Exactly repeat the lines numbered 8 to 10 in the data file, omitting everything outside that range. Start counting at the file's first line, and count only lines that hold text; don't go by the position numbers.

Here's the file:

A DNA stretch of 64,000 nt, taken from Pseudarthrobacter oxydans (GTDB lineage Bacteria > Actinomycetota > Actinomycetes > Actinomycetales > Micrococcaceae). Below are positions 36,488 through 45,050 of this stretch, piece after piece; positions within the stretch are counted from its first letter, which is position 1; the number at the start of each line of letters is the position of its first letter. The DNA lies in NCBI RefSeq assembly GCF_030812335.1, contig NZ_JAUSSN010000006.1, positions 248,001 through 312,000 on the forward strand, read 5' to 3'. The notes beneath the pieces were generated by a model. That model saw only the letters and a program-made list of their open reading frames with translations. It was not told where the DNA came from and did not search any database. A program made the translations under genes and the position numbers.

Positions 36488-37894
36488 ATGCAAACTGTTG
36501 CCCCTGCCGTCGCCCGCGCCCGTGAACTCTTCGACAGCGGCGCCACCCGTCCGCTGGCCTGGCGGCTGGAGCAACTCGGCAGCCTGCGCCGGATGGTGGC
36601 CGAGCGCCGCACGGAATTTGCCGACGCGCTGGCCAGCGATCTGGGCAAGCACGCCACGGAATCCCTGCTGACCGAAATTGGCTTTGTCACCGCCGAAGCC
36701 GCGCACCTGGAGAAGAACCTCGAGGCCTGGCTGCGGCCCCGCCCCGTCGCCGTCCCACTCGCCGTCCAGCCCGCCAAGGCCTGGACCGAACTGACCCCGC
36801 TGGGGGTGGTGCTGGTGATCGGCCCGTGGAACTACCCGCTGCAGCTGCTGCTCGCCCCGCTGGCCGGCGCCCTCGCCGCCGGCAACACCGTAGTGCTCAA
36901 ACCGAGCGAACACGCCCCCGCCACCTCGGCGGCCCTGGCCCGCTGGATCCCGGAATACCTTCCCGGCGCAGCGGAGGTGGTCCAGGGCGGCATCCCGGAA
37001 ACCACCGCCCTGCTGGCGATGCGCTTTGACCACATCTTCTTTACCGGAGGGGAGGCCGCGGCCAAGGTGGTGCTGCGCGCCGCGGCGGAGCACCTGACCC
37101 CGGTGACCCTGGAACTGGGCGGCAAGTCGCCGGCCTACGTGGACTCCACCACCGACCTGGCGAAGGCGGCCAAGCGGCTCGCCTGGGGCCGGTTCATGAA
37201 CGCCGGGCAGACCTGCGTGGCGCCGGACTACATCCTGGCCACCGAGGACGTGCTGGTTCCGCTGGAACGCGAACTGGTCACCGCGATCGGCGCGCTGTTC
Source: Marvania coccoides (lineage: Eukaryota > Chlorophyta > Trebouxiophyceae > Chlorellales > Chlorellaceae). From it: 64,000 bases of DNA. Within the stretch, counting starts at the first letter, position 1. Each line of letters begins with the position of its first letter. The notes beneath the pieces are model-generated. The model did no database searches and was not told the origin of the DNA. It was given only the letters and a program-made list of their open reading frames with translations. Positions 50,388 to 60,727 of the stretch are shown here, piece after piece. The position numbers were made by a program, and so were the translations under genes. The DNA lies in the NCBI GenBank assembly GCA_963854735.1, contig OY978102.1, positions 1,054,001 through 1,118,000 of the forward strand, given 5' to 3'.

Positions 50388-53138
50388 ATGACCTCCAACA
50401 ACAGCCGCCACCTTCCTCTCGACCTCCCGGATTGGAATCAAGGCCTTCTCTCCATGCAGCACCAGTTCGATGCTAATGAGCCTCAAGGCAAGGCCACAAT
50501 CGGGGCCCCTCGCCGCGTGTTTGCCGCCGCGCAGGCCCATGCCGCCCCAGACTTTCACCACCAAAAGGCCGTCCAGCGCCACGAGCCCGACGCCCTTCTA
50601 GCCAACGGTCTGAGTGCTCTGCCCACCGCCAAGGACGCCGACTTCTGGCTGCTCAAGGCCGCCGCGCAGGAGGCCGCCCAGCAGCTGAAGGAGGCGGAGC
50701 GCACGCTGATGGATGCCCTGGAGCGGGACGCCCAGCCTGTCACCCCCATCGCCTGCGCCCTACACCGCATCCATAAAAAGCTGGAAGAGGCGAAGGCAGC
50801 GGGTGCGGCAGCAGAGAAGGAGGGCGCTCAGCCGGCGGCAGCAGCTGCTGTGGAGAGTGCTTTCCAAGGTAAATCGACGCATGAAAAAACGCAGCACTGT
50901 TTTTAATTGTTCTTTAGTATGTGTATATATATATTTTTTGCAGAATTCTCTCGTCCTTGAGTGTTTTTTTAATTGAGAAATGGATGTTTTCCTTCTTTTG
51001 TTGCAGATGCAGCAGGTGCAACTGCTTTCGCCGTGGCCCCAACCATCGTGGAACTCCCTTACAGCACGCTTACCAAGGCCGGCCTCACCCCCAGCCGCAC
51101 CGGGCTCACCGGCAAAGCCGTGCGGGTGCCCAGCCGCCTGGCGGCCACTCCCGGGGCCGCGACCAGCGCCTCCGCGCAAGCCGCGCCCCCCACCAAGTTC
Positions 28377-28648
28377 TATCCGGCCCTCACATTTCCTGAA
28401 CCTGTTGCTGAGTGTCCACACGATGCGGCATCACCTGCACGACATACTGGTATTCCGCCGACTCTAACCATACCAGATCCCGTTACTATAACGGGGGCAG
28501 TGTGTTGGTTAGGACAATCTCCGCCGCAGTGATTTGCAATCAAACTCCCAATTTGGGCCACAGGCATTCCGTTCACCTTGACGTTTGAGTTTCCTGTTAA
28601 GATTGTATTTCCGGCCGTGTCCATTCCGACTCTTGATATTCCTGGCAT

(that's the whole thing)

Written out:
36901 ACCGAGCGAACACGCCCCCGCCACCTCGGCGGCCCTGGCCCGCTGGATCCCGGAATACCTTCCCGGCGCAGCGGAGGTGGTCCAGGGCGGCATCCCGGAA
37001 ACCACCGCCCTGCTGGCGATGCGCTTTGACCACATCTTCTTTACCGGAGGGGAGGCCGCGGCCAAGGTGGTGCTGCGCGCCGCGGCGGAGCACCTGACCC
37101 CGGTGACCCTGGAACTGGGCGGCAAGTCGCCGGCCTACGTGGACTCCACCACCGACCTGGCGAAGGCGGCCAAGCGGCTCGCCTGGGGCCGGTTCATGAA